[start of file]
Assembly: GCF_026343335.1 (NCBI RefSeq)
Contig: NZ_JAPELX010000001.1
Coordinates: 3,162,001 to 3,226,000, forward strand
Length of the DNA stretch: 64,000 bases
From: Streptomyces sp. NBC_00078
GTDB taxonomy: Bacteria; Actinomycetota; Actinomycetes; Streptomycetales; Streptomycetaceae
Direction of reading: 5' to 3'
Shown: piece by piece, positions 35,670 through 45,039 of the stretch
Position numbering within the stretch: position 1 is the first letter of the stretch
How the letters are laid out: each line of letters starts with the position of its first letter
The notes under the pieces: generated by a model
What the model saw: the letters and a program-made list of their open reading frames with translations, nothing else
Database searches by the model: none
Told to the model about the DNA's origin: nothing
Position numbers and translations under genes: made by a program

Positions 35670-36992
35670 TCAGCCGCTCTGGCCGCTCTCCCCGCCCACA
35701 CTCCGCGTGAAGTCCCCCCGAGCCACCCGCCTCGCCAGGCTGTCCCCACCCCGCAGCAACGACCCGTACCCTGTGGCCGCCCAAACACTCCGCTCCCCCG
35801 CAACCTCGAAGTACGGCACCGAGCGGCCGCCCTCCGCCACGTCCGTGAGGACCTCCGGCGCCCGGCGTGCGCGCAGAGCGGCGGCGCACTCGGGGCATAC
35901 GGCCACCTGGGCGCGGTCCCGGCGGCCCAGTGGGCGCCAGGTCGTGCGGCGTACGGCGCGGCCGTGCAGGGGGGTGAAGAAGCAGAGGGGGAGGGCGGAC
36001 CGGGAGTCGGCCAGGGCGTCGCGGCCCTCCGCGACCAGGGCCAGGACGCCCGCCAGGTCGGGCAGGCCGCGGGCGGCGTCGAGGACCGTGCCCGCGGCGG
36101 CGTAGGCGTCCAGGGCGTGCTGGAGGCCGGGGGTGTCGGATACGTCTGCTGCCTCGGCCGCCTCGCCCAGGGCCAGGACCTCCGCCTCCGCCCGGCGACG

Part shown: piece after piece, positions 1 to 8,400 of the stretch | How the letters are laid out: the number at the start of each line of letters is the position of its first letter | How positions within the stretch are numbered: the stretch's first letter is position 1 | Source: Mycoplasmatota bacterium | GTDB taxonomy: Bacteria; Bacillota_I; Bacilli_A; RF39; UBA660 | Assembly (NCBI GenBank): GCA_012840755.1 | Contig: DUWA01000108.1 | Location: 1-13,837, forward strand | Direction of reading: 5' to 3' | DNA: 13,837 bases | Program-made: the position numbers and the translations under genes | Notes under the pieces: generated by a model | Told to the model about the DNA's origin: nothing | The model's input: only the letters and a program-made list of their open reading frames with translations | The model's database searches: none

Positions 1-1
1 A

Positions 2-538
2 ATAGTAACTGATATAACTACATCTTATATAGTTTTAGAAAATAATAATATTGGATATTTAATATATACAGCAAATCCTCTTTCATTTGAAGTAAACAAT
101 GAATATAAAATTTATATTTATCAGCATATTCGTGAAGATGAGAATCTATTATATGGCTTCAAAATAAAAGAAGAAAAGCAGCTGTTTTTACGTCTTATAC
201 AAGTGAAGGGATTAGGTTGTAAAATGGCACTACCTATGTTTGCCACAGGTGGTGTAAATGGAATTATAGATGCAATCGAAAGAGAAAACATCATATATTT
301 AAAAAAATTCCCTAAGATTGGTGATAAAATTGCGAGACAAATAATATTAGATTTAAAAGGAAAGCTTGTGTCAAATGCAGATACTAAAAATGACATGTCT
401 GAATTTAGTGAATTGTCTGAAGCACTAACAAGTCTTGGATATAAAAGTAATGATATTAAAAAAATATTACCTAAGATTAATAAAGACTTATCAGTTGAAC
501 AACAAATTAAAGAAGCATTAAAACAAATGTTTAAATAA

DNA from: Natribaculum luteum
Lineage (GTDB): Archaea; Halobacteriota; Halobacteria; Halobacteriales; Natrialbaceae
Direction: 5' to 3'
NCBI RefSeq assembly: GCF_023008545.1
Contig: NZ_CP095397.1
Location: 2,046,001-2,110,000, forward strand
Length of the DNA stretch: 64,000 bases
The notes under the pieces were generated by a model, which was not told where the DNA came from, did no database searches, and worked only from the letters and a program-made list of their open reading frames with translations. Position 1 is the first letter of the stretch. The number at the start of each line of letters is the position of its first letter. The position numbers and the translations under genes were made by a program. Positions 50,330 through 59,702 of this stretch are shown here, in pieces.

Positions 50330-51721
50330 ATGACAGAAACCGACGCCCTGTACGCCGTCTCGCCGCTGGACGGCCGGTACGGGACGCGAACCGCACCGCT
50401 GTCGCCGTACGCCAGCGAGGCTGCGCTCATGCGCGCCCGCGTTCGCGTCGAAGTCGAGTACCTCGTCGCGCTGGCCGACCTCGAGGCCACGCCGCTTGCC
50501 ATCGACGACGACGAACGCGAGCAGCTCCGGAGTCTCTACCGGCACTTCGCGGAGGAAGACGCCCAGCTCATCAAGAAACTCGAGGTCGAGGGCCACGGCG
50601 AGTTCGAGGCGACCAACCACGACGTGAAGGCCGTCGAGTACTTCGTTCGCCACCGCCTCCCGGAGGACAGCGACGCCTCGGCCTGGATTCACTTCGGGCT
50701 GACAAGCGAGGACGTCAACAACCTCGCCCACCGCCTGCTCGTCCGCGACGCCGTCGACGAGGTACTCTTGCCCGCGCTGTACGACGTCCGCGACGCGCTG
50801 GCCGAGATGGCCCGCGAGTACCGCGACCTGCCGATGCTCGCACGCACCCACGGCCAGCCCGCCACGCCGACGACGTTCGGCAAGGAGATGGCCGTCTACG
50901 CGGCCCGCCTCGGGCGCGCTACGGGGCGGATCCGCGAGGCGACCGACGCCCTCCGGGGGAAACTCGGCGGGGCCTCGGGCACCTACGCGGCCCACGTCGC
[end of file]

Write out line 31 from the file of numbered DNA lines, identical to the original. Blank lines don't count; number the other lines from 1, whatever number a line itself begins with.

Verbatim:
401 GAATTTAGTGAATTGTCTGAAGCACTAACAAGTCTTGGATATAAAAGTAATGATATTAAAAAAATATTACCTAAGATTAATAAAGACTTATCAGTTGAAC